Separatism leads to the cult of anti-intellectualism, a mind-set that encourages African Americans to do the least while expecting the most. As with many of McWhorter's theories, this one is documented with scores of firsthand accounts, featuring, for example, anonymous African Americans who barely attended his classes, turned in substandard homework, and smirked when asked to learn anything new.
There was the student whose senior honors thesis was to write fictionalized accounts of her family history and who instead "handed me, quite simply, her family tree, drawn in pencil on a piece of notebook paper." There was the student whose senior thesis was a third as long as those of her white counterparts and was based on "impressionistic reflection at her desk" rather than research. There were the students who simply vanished--or who wandered in and out of the class, never really grasping the concepts--and who always turned in substandard work.
That we should not excuse this boorish behavior as a result of inferior schooling or racist plots against the black community is clear from lessons McWhorter learned in his own childhood. In what was perhaps meant to be one of the book's most poignant passages, McWhorter recounts being slapped as a child for knowing how to spell. "As it happens, the very first memory of my life is an afternoon in 1968 when a group of black kids, none older than eight, asked me how to spell concrete. I spelled it, only to have the eight-year-old bring his little sister to me and have her smack me repeatedly as the rest of the kids laughed and egged her on. From then on, I was often teased in the neighborhood for being 'smart.' ... Obviously children who consider persona non grata the black kid who likes spelling are not on their way to embracing school with open arms."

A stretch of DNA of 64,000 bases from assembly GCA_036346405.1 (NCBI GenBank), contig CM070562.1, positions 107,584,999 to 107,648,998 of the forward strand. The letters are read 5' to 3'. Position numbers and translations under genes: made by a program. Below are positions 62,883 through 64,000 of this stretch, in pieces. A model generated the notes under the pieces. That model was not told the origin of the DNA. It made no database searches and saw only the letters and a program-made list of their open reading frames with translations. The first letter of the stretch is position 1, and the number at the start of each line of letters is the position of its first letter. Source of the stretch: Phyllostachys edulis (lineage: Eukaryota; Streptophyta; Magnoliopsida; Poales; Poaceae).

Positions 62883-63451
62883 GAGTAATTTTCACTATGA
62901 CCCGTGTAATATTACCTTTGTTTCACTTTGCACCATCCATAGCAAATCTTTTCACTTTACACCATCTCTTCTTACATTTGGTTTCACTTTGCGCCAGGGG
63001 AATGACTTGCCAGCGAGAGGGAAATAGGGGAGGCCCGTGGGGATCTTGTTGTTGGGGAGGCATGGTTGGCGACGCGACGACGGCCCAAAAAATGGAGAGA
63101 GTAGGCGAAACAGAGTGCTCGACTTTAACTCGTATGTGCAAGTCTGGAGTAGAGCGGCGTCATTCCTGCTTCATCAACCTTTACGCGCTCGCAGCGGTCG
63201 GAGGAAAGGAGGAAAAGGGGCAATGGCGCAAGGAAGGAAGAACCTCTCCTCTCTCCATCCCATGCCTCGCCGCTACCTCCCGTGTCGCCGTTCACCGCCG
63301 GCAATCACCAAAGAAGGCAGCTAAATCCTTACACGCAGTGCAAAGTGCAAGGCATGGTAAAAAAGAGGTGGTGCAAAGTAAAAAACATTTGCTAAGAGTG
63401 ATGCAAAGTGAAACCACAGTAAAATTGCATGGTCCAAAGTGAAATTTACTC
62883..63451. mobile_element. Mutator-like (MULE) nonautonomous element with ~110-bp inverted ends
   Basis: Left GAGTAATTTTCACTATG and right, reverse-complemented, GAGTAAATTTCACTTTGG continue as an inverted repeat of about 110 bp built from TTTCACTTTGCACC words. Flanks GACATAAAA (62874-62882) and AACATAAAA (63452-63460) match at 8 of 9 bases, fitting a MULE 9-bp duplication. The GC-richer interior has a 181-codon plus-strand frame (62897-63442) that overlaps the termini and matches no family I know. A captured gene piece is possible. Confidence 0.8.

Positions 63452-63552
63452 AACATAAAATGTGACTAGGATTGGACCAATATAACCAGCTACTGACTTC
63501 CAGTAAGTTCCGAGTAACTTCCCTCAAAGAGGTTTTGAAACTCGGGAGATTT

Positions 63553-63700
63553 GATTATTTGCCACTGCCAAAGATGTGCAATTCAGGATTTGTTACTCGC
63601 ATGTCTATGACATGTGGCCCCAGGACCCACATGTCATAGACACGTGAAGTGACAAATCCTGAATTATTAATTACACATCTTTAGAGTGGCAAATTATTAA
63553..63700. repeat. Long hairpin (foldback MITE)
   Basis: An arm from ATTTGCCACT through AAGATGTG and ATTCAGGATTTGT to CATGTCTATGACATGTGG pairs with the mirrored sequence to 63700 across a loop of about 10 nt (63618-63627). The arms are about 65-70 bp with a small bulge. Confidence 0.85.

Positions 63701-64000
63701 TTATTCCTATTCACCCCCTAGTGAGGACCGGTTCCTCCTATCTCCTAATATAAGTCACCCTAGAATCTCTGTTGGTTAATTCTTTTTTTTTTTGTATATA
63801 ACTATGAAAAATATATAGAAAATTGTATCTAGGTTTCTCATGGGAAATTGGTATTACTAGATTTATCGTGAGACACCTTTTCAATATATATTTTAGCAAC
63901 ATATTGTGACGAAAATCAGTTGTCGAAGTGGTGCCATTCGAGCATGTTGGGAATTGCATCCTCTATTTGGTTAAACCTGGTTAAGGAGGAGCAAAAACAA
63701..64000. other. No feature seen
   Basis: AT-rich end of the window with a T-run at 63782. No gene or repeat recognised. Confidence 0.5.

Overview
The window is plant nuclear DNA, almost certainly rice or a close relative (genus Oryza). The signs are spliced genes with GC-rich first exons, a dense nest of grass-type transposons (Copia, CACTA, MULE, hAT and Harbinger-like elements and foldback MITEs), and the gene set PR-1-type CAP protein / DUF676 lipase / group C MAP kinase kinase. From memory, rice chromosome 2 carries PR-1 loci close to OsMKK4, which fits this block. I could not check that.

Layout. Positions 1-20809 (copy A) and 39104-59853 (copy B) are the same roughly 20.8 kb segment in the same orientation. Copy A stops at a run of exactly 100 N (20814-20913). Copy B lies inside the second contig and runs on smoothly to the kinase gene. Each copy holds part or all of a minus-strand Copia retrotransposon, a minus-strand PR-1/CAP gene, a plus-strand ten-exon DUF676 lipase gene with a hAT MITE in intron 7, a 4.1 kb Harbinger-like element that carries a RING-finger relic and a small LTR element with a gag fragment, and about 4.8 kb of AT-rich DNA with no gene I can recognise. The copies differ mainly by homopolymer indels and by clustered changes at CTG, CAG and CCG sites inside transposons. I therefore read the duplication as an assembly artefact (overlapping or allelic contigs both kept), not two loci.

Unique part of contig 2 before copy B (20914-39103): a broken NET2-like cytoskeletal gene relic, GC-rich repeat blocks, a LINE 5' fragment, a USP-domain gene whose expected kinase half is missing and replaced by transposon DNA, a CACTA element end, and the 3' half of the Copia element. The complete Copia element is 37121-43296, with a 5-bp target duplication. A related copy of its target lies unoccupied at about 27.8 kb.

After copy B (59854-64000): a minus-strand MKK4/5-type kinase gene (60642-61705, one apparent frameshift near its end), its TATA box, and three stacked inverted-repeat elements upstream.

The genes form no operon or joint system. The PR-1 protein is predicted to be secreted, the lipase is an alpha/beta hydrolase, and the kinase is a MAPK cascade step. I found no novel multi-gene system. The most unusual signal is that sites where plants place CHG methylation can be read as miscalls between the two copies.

McWhorter, now 34, would have been two years old at the time of that incident. Though it is heartwarming to read of such a precocious African-American child, it might have been helpful for the readers if McWhorter had drawn on his personal experience not only to illustrate the issue, but to help us come up with some solutions. Instead, McWhorter's experience usually serves to remind us how brave he is to voice a view that varies from what he believes to be the almost monolithic black position. While everyone's life experiences are valid, McWhorter's do not correspond to the everyday reality of many African Americans who are not mired in a misery brought about by the lingering vestiges of racism, but who recognize the progress made and the work still to be done.